May 20, 1998

Preventing Sexually Transmitted Infections Among AdolescentsA Clash of Ideology and Science

Author Affiliations

From the Department of Health Behavior, University of Alabama, Birmingham. Dr DiClemente is now with the Department of Behavioral Science and Health Education, Rollins School of Public Health, Emory University, Atlanta, Ga.

JAMA. 1998;279(19):1574-1575. doi:10.1001/jama.279.19.1574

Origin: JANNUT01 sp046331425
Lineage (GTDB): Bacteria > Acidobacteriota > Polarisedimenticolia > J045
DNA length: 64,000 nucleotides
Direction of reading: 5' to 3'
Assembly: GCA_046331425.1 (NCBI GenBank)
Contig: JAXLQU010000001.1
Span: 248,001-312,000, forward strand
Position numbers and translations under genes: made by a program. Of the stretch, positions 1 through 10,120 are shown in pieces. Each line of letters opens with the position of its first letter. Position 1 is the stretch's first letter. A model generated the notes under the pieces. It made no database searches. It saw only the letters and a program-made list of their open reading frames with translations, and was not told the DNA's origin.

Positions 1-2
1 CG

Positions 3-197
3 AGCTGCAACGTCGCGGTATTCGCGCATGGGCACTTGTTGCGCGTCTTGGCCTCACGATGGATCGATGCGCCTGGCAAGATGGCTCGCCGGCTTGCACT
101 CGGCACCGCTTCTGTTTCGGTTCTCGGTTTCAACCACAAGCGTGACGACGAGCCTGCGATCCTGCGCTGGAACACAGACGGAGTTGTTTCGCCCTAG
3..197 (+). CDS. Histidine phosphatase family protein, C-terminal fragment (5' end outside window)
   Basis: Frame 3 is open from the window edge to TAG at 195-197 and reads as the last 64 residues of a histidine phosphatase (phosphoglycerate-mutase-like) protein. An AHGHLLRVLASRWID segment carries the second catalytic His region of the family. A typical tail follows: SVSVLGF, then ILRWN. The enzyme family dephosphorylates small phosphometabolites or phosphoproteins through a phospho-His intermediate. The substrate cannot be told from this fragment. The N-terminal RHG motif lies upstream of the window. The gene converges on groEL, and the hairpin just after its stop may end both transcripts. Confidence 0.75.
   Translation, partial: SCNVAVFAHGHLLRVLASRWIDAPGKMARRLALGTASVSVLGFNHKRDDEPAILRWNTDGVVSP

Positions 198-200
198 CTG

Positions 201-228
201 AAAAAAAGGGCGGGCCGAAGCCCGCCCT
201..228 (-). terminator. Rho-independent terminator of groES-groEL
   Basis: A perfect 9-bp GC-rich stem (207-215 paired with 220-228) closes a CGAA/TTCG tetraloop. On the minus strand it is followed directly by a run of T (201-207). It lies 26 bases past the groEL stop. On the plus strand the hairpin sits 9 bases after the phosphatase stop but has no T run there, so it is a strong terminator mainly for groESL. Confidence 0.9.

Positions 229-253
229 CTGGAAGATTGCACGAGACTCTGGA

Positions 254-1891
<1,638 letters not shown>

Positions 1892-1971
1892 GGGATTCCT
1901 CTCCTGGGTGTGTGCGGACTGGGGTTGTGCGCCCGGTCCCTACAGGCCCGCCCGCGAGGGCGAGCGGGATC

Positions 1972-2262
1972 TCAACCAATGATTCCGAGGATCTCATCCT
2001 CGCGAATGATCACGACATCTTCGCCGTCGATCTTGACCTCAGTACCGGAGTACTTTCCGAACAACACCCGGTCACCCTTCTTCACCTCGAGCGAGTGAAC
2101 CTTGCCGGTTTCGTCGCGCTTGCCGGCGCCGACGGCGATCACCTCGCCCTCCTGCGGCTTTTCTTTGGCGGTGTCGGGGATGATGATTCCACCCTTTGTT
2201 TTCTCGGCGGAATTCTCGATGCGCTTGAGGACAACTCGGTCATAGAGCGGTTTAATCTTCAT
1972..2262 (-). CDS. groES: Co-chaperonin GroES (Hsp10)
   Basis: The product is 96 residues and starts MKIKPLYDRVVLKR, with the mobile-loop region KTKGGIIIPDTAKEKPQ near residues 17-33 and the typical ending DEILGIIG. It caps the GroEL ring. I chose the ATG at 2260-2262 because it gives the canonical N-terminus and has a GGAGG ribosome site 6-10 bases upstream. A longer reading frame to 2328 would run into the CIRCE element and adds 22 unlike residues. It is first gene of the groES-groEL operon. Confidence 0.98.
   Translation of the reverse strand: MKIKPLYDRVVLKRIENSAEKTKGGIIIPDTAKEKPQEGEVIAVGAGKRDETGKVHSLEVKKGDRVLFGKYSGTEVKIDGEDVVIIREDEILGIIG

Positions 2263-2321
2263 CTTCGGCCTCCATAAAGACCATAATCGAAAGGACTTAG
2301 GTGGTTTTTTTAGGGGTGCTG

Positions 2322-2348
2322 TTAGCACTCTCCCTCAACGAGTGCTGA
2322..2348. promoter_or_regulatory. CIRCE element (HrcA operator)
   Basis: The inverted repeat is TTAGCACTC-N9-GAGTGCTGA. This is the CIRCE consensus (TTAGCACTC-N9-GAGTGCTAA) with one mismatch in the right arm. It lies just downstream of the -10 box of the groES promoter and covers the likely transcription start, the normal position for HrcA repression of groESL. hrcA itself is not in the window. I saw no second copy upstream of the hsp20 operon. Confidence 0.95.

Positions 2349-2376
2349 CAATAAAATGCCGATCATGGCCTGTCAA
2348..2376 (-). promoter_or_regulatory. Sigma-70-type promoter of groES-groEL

The risk of acquiring a sexually transmitted infection (STI), including the human immunodeficiency virus (HIV), is one of the most significant threats to the health of adolescents.1,2 In response to heightened concern about high rates of STIs and the threat of HIV among adolescents, the development and implementation of programs designed to prevent STI/HIV-associated sexual risk behaviors is a public health priority. While there is increasing consensus regarding the urgency of intervening to prevent STI/HIV-associated sexual risk behaviors, there is considerable controversy as to the most effective intervention approach to use. Safer-sex approaches address abstinence but emphasize information and training in safer-sex skills and behaviors. Abstinence interventions exclusively emphasize values, attitudes, and skills for postponing sexual intercourse.

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